• Covered entities or business associates subject to the regulations established under the Health Insurance Portability and Accountability Act (HIPAA) or HIPAA and the HITECH Act  
  • Nonprofit organizations; and 
  • Institutions of higher education 

Now let’s get back to discussing what some of these terms mean so that we can determine who is covered by the law.  As I mentioned, the law applies to the controlling or processing of personal data of a consumer.  So, what is a “consumer?”  

The law defines a “consumer” as a natural person who is a resident of the Commonwealth BUT ONLY WHEN ACTING in an individual or household context.  

It does not include a person acting in a commercial or employment context such as an employee. This is an important distinction from the California Privacy Rights Act, which includes data collected in the employment context.  Therefore, businesses do not need to consider the employee personal data they collect or control when evaluating whether the new law applies to them.  

Next, the law applies to the control or processing of personal data. What is the definition of personal data?   

The law defines personal data as “any information that is linked or reasonably linkable to an identified or identifiable natural person. It does not include de-identified data or publicly available information.”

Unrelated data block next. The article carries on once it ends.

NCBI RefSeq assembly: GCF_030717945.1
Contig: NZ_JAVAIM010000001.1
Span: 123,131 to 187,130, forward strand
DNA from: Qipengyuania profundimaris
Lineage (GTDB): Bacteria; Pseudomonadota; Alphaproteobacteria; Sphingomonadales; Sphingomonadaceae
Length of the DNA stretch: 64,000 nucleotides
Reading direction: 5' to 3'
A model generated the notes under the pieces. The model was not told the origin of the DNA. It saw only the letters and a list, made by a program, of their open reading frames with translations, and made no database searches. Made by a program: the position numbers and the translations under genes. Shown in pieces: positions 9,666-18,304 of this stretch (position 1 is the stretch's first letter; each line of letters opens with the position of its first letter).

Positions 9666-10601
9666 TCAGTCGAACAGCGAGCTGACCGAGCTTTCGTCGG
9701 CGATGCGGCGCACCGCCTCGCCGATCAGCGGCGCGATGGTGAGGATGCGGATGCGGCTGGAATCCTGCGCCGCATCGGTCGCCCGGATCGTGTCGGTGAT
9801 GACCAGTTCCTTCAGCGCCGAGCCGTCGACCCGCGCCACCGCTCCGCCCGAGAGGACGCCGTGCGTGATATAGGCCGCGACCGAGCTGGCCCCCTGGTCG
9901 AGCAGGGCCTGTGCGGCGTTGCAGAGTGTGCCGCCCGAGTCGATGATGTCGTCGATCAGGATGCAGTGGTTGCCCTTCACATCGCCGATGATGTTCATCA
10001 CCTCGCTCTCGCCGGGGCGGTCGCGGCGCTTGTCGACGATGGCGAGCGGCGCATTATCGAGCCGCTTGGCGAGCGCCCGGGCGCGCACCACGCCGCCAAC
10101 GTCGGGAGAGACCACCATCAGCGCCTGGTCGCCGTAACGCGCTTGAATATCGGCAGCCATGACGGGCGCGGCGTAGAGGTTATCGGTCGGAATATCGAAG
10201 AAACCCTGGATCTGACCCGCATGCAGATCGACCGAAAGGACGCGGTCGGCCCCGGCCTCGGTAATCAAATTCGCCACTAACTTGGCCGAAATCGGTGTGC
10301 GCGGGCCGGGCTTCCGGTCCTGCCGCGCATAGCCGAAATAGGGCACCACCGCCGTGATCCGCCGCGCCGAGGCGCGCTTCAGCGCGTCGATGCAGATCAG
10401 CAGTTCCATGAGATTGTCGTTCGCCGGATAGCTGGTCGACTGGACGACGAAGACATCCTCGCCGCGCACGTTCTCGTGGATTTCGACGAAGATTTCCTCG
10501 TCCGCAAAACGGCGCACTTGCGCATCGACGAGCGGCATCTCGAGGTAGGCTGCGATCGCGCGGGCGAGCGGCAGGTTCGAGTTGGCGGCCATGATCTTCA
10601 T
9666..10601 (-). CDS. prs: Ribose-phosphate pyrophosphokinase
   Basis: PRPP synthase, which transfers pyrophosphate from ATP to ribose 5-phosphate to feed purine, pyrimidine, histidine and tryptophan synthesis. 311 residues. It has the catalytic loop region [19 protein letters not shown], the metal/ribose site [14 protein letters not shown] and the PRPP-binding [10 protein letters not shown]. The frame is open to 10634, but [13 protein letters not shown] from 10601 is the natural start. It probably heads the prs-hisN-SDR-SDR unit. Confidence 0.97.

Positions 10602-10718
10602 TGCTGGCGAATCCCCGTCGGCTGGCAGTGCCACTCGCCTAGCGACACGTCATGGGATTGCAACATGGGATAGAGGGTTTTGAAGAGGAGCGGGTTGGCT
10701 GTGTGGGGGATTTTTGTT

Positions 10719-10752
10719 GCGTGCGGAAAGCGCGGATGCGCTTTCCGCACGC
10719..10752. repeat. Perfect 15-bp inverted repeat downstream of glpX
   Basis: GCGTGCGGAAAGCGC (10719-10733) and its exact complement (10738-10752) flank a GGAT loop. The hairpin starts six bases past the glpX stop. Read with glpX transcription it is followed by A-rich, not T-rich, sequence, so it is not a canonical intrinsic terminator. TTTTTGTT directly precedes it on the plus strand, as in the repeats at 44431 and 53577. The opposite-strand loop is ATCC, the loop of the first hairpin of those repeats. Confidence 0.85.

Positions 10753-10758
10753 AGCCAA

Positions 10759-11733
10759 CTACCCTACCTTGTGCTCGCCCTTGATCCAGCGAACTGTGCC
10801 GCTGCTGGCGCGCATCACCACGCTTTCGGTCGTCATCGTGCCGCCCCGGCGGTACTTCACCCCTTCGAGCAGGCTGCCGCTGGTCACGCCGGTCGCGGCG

Importantly, Virginia’s law also identifies another subcategory of personal data called “sensitive data” that includes: 

  • Personal data revealing any of the following traits:
  • The processing of genetic or biometric data for the purpose of uniquely identifying a natural person. 
  • Personal data collected from a known child. 
  • Precise geolocation data 

In addition to exempting certain entities, the law exempts numerous categories of data from its coverage, although we will not identify all of them here, some of them are: 

  • Protected health information under HIPAA; 
  • Personal information regulated by the Fair Credit Reporting Act; 
  • Personal data regulated by the Driver’s Privacy Protection Act of 1994;